Why have a Common Read initiative?
This program is one way for Queens to engage our campus community in a shared intellectual experience, inspiring curiosity and conversation. As places of learning, universities are uniquely positioned to provide everyone-faculty, students, and staff-with an opportunity to engage with meaningful texts of our time and provide a space for intellectual discourse. A Common Read can provide a shared language and shared experiences across classes, departments, offices, and other "pockets" of how we live and work on campus.
What's going on this year (2014-15)
There are many ways to be involved in 2014-15 Common Read initiative:
- Reading Groups: Faculty , staff, and students are invited to form reading groups
- Class Embedded Activities: Faculty are invited to imagine how The Orphan Master's Son might fit into their courses in fall or spring term. This could range anywhere from assigning the novel as a course text to designing a class activity that examines one of its central topics.
- University-Wide Experiences:
- Spring Convocation: Author Adam Johnson will be the featured speaker on February 10, 2015.
- Film Series: screening of "North Korea: A Day in the Life" (Tues. Oct. 7, 7 pm Ketner Auditorium, Sykes Learning Center) and screening of Frontline's "Secret State of North Korea" (Wed. Nov. 5, 7 pm, Ketner Auditorium, Sykes Learning Center)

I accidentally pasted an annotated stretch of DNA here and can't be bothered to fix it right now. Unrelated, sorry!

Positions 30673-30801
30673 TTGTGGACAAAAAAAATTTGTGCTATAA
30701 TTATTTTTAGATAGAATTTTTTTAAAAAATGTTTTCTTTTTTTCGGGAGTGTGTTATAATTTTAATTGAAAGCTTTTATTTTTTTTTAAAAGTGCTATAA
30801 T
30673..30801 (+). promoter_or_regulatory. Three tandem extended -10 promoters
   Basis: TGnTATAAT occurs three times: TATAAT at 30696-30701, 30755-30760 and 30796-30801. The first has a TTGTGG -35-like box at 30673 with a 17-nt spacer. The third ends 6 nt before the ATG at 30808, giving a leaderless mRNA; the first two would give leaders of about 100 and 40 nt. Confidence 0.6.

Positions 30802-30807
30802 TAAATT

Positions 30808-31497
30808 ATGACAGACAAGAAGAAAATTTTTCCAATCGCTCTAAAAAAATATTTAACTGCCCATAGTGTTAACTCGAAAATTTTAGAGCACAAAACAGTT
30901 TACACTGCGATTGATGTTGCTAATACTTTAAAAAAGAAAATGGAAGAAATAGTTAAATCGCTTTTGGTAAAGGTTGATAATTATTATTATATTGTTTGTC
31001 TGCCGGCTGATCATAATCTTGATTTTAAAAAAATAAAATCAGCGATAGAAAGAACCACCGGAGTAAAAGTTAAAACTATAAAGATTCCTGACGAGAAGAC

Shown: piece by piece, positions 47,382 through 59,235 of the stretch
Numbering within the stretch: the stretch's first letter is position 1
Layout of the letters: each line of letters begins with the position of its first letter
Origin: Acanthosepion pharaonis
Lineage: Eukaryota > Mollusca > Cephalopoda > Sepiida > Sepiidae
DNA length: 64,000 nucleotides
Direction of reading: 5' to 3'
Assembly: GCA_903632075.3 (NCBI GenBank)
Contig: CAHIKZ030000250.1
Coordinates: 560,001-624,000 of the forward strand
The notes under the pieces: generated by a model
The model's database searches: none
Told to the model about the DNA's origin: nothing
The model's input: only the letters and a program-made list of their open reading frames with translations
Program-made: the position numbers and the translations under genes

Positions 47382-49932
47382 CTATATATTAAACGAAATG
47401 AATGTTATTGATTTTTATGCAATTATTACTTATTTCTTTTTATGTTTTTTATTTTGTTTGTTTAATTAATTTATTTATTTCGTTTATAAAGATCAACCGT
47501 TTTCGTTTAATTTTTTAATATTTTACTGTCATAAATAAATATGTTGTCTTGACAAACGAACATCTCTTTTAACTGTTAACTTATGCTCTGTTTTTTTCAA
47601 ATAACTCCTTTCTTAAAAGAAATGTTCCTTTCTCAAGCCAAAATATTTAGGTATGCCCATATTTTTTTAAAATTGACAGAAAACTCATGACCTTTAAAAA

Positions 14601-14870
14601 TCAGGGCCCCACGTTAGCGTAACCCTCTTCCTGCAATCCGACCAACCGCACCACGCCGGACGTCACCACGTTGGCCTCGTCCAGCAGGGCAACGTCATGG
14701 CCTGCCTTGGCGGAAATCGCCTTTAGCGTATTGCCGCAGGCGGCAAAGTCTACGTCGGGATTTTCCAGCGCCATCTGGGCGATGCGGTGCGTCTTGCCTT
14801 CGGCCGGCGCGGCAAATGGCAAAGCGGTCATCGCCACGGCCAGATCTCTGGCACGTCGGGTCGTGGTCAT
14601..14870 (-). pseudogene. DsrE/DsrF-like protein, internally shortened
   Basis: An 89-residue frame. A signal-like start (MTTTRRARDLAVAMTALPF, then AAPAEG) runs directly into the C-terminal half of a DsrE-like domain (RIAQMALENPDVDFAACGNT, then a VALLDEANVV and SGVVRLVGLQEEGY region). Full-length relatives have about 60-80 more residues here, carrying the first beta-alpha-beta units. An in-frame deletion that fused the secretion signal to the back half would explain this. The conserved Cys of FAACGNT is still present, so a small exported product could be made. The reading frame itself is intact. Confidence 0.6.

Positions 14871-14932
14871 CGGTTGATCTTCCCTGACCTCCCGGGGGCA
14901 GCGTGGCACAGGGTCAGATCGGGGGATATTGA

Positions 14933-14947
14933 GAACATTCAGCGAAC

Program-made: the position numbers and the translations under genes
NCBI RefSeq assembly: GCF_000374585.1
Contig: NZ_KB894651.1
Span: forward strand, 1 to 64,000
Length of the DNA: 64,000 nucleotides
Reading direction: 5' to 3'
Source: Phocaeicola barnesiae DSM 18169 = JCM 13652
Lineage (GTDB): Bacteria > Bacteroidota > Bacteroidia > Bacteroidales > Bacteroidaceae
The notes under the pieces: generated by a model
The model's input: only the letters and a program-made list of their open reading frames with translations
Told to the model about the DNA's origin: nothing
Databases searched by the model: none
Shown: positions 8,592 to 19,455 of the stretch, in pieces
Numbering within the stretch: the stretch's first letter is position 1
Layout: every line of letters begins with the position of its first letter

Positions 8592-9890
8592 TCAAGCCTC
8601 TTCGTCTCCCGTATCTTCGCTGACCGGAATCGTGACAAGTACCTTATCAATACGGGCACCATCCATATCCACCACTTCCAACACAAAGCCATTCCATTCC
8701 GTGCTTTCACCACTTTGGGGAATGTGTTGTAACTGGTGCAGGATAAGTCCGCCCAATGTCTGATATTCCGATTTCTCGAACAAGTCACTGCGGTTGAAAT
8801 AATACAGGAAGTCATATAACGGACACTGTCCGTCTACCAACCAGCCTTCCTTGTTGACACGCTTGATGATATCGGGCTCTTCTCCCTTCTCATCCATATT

This year's section: Adam Johnson's The Orphan Master's Son (2012)
The Queens faculty has selected The Orphan Master's Son by Adam Johnson for the 2014-2015 Common Read program. This NY Times bestseller has received numerous awards and accolades, including the 2012 Pulitzer Prize for fiction. The novel is set in modern North Korea and explores a range of issues including identity, politics, citizenship, and power. Here is an excerpt from the Publisher's Weekly Starred Review:
"The story unfolds with astounding empathy for those living in constant fear of imprisonment-or worse-but who manage to maintain their humanity against all odds... In one of the book's most poignant moments, a government interrogator, who tortures innocent citizens on a daily basis, remembers his own childhood and the way in which his father explained the inexplicable: '...we must act alone on the outside, while on the inside, we would be holding hands.' In this moment and a thousand others like it, Johnson juxtaposes the vicious atrocities of the regime with the tenderness of beauty, love, and hope."